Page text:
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Rickard Warnelid

Financial model review – try this at home!

If you are not in a position to engage an independent model audit company to perform an independent financial model review then the following check-list may be helpful. I do not attempt to delve into high level analytical checks but rather strictly focus on algebraic and structural errors that can be easily detected and therefore avoided.

Inconsistent formulae across rows

A solid financial model should have the formulae copied across all columns. Not having consistent formulae significantly increases the risk of error in your model. Even though on face value the model may be right, the inconsistent formula makes it very hard for anyone else to update assumptions or amend the model.

The most efficient way of detecting inconsistent formulae across rows is to purchase a financial model review add-in. There are a number of different products on the market and they all have their strengths and weaknesses. I would recommend downloading a free trial before purchase to make sure that that particular add-in works for you.

If you don’t want to purchase a model review add-in then you can explore the powerful, but often overlooked, built-in Excel functions

  • ‘Trace all dependents’ (CTRL + SHIFT + ])
  • Trace all precedents (CTRL + SHIFT + [)
  • Row or Column Differences (CTRL + SHIFT + \) and (CTRL + \)

These functions are also accessible via F5 (Goto) → Special.

Complex formulae that are hard to understand

Overly complex formulae with nested IF, OFFSET, INDEX, MMULTS, ISERROR, etc, and other functions, etc, significantly increases the risk of an error in your model. This can be easily avoided by taking advantage of the many rows available splitting the formula into smaller, manageable parts.

The following is an example of what not to do:

=IF(G$<=OpStartDate,0,SUMIF(Operations!$D$4:$AO$4,EOMONTH(G$4,IF(MOD(MONTH(G$4),3)=0,0,3-MOD(MONTH(G$4),3))),Operations!$D163:$AO163))/3

Check for unused assumptions

One very simple check to perform is to make sure that all assumptions in your assumption sheet have been used in calculations. If there are unused assumptions then there is an increased probability that you have mistakenly linked in an incorrect assumptions to flow into the model calculations.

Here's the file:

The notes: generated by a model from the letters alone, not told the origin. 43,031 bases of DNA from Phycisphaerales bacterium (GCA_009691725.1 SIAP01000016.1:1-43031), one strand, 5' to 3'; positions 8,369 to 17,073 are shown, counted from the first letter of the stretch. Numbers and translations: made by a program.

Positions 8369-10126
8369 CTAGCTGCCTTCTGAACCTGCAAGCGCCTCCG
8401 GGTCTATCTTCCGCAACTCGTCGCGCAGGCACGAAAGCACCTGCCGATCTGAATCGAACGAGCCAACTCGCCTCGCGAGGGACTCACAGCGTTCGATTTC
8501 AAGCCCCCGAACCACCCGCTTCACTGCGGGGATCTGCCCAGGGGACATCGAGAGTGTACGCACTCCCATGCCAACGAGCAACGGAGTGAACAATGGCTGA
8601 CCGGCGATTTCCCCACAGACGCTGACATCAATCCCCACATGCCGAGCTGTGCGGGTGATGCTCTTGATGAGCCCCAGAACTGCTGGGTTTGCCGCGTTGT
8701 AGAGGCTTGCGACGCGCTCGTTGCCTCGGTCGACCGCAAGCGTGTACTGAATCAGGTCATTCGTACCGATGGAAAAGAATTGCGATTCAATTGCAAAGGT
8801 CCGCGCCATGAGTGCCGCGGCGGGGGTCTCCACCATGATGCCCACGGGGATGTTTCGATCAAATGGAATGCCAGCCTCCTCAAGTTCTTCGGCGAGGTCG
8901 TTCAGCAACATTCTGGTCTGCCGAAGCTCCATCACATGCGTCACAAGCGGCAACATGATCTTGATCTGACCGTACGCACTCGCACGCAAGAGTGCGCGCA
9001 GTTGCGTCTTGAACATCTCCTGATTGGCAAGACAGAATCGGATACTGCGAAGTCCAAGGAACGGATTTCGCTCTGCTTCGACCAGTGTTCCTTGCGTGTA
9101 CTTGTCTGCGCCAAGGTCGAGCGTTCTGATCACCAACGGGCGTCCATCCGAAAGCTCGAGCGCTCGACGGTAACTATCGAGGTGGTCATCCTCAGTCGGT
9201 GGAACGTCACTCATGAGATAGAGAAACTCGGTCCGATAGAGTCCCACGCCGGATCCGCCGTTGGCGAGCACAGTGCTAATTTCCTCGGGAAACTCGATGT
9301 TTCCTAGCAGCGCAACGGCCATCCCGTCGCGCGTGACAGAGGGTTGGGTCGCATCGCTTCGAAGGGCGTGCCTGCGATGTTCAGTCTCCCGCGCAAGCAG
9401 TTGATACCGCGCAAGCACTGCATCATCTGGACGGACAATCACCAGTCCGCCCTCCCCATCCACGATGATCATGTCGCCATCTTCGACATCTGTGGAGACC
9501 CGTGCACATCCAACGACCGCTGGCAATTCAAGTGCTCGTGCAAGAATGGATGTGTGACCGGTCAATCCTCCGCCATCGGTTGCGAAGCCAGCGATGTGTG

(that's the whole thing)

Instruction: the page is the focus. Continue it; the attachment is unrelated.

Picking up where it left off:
To perform this test you could either use a spreadsheet review add-in or Excel’s built-in tracing functionality.
Sums that exclude lines that should have been included

It may sound unlikely, but one of the most common errors is SUM-functions that do not sum the right rows. Simply work through your SUM-functions to make sure that they have been coded correctly.

Review timing errors

A very efficient way of finding errors in your timing section is to simply change the timing assumptions and check it against changes in graphical representations of the model. Any unexpected spikes, troughs or unreasonable movements in outputs should be investigated. Experience has shown that Timing is a common source of errors and it is recommended that close attention to be paid to model Timing.

Mix of assumptions and calculations

A good model should have all assumptions located in a dedicated section of the model separate to the calculations. Financial model review software will have the functionality to distinguish inputs as opposed to calculations, but you can always use F5 → Special → Formulas → Numbers if you do not have one.

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